Why Persistent Identifiers are the Wrong Idea

I think I will rewrite this. It seems to me its only half the solution...more coming shortly

This afternoon I was reading Elizabeth Eisentstein's "The Printing Revolution in Early Modern Europe" when I came across this passage:

To consult different books, it was no longer so essential to be a wandering scholar...The era of the glossator and the commentator came to an end, and a new "era of intense cross-referencing between one book and another" began.

The point here is that after the printing press came about, there were more books available. An obvious point. As a result, cross-referencing became a feature, since it was possible to access and, consequently, reference other literature more readily.

This made me think about the current discussions around persistent identifiers for scholarly content. It seems the current solution is to offer a layer of indirection: this enables a stable identifier to persist, and should the 'actual location' of the content be changed, then we can re-configure the redirect to point to the new location.

Martin Fenner and Geoff Bilder point to this solution in their very good postings on this topic:
http://blogs.plos.org/mfenner/2009/02/17/interviewwithgeoffrey_bilder/
http://blog.martinfenner.org/2015/06/03/persistent-idenfiers-urls/

However, this method does not overcome the real problem. What if either:

  • no one updates the redirection after the location has changed
  • the content really goes offline (through loss of domain, for example)

It appears to me that we have the wrong solution. There is really no way to solve this issue with URIs. We can only minimise it.

So, how to go about resolving this (so to speak).

One way to get some insight into the issues, is to wind back the clock and look at the way content was located in the age of the newly-born printing press. In this age, scholars were liberated because they didn't have to wander the world looking for a particular book. Instead, identical printed copies proliferated, and it was just a matter of finding a copy of the work you were pursuing. Preferably you found a copy in a library or shop nearby. To find that work, one merely needed the cross-reference information to track it down. That "persistent identifier," comprised of author's name, book's title, page of reference for the quoted material, publisher's name and location, publication date, was commonly refered to as a citation (we still use that term). The citation helped the reader or researcher find a copy of the work cited. Not a particular printed book, but a copy of that book.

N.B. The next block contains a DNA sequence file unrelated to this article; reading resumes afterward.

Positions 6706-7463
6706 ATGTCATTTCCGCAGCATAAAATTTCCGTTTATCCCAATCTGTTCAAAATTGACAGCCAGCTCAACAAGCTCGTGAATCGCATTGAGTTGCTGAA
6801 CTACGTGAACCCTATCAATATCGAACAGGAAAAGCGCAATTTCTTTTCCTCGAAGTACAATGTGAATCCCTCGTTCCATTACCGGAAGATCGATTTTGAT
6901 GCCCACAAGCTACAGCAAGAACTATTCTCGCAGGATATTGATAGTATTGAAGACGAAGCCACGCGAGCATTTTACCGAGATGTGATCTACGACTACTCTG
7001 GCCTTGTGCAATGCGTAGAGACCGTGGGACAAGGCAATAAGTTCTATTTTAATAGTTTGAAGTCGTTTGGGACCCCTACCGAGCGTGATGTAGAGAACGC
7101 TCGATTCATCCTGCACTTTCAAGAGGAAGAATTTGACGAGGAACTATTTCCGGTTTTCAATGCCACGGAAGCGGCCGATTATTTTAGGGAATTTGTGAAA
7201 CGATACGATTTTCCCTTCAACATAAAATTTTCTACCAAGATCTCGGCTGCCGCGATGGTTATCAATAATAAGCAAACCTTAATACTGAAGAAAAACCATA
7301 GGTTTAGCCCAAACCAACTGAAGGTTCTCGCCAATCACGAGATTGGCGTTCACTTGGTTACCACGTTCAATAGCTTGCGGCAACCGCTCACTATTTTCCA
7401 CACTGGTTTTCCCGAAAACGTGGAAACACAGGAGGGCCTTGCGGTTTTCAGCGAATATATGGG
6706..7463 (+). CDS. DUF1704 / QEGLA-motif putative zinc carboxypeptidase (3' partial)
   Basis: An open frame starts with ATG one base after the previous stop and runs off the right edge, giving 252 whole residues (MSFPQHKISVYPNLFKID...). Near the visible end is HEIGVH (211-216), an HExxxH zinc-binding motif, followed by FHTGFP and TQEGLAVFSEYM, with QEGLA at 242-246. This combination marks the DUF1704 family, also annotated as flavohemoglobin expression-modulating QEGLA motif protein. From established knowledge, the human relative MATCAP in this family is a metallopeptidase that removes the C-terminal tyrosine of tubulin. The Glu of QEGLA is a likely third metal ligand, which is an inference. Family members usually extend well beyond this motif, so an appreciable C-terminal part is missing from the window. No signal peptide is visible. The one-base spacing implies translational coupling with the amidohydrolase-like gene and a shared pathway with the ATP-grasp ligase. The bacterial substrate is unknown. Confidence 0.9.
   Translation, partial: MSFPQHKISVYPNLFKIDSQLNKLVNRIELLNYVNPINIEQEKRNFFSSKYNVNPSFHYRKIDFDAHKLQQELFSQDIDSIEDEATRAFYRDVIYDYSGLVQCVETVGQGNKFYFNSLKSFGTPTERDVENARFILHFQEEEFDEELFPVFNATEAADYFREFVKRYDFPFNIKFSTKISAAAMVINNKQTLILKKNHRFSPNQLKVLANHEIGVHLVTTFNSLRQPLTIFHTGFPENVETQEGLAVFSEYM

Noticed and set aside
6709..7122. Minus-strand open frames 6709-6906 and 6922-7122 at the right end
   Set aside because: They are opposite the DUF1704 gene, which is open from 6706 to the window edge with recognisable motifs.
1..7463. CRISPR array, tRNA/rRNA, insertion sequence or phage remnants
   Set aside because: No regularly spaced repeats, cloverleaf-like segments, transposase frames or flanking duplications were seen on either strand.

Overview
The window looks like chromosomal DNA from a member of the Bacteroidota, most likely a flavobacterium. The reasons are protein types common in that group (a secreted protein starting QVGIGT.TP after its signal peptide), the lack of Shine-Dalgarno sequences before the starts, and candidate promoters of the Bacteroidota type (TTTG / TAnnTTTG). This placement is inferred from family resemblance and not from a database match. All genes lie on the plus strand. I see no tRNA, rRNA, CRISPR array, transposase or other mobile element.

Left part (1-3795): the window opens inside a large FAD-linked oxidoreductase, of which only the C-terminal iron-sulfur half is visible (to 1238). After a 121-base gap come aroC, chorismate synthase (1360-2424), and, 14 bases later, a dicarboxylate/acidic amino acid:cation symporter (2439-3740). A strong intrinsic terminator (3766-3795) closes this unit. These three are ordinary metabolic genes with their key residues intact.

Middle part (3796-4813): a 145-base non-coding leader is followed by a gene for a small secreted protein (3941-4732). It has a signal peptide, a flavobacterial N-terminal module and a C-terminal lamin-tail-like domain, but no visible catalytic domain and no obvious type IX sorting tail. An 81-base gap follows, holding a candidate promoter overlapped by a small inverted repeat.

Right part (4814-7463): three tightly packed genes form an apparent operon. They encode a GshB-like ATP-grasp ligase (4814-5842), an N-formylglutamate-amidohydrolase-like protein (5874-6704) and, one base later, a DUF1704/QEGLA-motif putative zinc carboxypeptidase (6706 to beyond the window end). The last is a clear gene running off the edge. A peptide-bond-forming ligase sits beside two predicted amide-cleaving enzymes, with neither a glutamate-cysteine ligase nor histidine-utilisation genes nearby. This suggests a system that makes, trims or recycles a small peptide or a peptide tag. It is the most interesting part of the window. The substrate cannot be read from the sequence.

So, how is it that in an age of digital media we have gone backwards? Where copying something is even easier than in the printed age, why are we still pointing to 'one' authoritative copy? In essence, we are still referencing a book by stating the exact book that sits in a specific institution, on a particular shelf, with the blue (not green) cover.

It feels a little like the great leap backwards to me.

A way to get around this problem would be simply to allow and encourage content to be copied. Let digital media do what it does best - copy and distribute itself. The 'unique identifier' would then not be an URL (with a layer of indirection) but would take the form of a checksum or hash (http://en.wikipedia.org/wiki/Checksum). Finding the right work would then be a matter of searching for a copy of the material with the right checksum.

I don't know. I'm probably missing something. But it seems we have no problem tracking down youtube videos when they spawn into the ether. We can also tell one version of software from another, no matter where it is and how it is labeled. Why not just let the content go and provide mechanisms to find a specific version of the content via hash search (also solving the issues of versioning URIs)?

Colophon: written on a lovely sunday afternoon in the Mission. Adam got up Monday morning with that nagging feeling...rethought it. Talked to Raewyn. Rewrite coming. Written using Ghost (free) software.